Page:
For BLACK ALLIANCE FOR EDUCATIONAL OPTIONS, Amicus: Dennis M. Cariello, LEAD ATTORNEY, PRO HAC VICE, HOGAN MARREN, LTD., New York, NY; Joleen Roslyn Okun, LEAD ATTORNEY, OGLETREE, DEAKINS, NASH, SMOAK & STEWART, P.C., Washington, DC.

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         MEMORANDUM OPINION

         TANYA S. CHUTKAN, United States District Judge.

         Plaintiffs bring this action challenging the District of Columbia's alleged inequitable funding of Washington, D.C. public charter schools as compared to traditional D.C. public schools (" DCPS" ). Plaintiffs argue that the District is required by the School Reform Act to fund all D.C. public schools -- charter schools and DCPS alike -- according to a formula based on the operating costs of the schools multiplied by the number of students at each charter school and in DCPS as a whole. Plaintiffs allege that the District has violated the School Reform Act by routinely funneling money for certain expenses to DCPS outside of the statutory formula, thereby depriving charter schools of money they would normally receive if these expenses were included in the formula calculation. Plaintiffs bring three claims: violation of Article I, Section 8 of the United States Constitution and the Home Rule Act (Count I); violation of the Supremacy Clause of the United States Constitution (Count II); and violation of the School Reform Act (Count III).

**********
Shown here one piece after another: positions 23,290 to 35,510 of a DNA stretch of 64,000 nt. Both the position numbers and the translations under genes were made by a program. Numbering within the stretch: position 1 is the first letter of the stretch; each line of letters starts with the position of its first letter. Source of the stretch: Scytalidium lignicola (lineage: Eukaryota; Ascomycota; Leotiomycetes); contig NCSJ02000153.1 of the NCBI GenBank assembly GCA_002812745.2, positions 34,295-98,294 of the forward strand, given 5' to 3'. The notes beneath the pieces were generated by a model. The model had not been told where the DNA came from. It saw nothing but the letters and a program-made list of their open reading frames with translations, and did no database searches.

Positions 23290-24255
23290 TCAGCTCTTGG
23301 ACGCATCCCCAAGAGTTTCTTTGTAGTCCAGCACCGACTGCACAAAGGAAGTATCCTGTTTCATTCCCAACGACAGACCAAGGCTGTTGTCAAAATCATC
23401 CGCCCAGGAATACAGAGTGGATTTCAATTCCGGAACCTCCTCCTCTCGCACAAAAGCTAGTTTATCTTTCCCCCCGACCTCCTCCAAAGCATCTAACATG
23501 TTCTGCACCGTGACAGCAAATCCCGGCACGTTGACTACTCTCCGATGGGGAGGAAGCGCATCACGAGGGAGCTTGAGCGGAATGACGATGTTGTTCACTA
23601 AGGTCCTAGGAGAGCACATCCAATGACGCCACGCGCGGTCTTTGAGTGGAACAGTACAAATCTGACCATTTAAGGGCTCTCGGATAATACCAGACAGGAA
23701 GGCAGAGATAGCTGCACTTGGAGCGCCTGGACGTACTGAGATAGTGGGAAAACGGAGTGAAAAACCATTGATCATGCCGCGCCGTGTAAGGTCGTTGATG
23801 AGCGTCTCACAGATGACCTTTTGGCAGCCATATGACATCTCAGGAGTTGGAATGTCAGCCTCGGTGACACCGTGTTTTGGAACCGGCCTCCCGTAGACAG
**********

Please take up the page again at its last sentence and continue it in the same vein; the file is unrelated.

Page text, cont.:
Defendants filed a motion to dismiss for failure to state a claim upon which relief can be granted. Defendants argue that where Congress passes a law which applies exclusively to the District, as both parties agree the School Reform Act does, that law enjoys no superiority over enactments of the D.C. Council (the " Council" ) such as the school funding actions being challenged here. Therefore, according to Defendants, the District cannot have violated the Home Rule Act or the School Reform Act because the Council is permitted to amend or repeal the School Reform Act. Defendants also argue that the School Reform Act is not the supreme law of the land because Congress, in passing the School Reform Act, was acting as a local legislature for the District, and therefore Plaintiffs cannot bring a Supremacy Clause claim.